I have also found that the professors in the Conflict & Leading Change Programs are really supportive. They realize that we all work. Most of the people that I’ve met at Antioch have been over-achievers, meaning we probably take on a lot more than what we probably should. I think the professors have been able to help us balance that out. I’m not saying that things are easy, by no means, have the classes been easy. But, if you need an extension they understand. They’re not pushovers though. They expect a lot, but I feel like they’ve been supportive as well as encouraging. I feel like Antioch tends to meet their students where they’re at and help elevate them to the next level. They understand that life happens, which I don’t think I would have found at any other program I could have chosen. In my personal experience, In my first quarter, I lost both my mother and brother within a short period of time. I received so much support from my professors and the Antioch staff. I felt like they cared. You know, they cried with me, they sat with me, and they encouraged me. I know I would not have returned when I had to take a leave of absence. But they with their support I did returned within two quarters. The other students that I’ve meet in the program have also changed me. I’ve found that my cohort has been one in which we actually are friends. It’s not just, oh well I’m taking classes with these people, and that’s it. What I really like about the residencies is the opportunity to bond with other students. From the very first residency I made friends. People that I know that will be life-long friends. At other universities that offer online opportunities, lot of the times you don’t know who’s on the other end of that computer, so it’s hard for you to build a bond. I feel like with Antioch, not only have I bonded with my cohort, other cohorts as well. I think that’s the difference between Antioch and other online programs. I believe the residencies give you time to talk to people, and get their numbers, and call them up, and you’re working together to get through the program. You have people with whom you can celebrate and commiserate!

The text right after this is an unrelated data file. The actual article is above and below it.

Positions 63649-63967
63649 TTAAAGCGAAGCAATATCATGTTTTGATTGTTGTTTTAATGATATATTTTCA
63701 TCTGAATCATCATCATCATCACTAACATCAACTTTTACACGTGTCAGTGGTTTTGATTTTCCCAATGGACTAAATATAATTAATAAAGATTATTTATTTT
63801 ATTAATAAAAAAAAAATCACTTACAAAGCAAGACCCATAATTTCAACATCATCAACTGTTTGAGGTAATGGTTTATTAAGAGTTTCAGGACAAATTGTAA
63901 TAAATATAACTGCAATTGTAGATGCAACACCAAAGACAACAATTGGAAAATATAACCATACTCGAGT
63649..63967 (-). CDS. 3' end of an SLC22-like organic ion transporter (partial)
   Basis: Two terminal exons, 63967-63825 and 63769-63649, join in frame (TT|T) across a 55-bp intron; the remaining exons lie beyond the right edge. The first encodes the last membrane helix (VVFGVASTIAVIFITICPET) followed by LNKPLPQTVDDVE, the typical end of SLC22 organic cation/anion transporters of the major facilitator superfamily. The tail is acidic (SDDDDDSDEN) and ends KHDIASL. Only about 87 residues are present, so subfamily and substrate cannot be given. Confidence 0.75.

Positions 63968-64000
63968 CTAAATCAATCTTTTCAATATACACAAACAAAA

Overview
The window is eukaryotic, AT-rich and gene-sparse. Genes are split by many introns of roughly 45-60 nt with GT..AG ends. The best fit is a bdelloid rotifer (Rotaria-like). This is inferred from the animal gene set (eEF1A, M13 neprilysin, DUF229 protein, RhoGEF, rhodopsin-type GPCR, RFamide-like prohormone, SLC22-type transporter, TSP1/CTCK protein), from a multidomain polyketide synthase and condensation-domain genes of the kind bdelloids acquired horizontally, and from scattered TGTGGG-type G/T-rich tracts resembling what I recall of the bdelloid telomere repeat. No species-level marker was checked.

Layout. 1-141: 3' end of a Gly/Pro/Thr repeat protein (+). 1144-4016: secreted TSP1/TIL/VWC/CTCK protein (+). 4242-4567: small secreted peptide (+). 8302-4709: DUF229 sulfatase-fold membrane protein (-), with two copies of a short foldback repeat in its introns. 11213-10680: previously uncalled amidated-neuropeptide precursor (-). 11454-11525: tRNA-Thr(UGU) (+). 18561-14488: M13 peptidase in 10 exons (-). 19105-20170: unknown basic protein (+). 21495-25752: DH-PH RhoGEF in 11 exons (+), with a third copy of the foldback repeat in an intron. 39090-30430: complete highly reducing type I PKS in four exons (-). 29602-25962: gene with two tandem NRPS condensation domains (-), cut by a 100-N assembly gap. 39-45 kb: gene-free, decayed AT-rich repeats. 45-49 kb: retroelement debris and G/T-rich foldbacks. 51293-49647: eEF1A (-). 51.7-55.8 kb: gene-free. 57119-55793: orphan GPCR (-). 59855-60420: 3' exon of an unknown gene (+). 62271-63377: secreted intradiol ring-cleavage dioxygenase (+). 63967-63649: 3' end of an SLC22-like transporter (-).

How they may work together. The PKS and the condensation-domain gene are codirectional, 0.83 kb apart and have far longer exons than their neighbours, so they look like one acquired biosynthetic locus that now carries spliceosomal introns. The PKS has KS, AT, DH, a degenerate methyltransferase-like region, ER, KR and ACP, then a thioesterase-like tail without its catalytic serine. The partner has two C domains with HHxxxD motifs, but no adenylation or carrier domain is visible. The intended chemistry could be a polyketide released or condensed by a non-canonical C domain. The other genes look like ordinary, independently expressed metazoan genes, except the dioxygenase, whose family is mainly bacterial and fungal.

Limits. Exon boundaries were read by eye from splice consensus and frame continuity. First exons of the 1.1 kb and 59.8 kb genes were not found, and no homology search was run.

These programs to take patience. Be forewarned that there are challenges! But those challenges help you transform who you are. Get to know your fellow students, because that’s what gets you through. I think it’s more difficult if you try to be somebody that works alone. Therefore, you have to get to know the other students and interact with them. And don’t be ashamed to reach out to people because that’s what’s really going to get you to the other side. And then learn! Use the techniques. When you learn the techniques, practice them. I think that’s what makes you successful. It’s not just learning the book work, but also applying the techniques and principles you have been taught.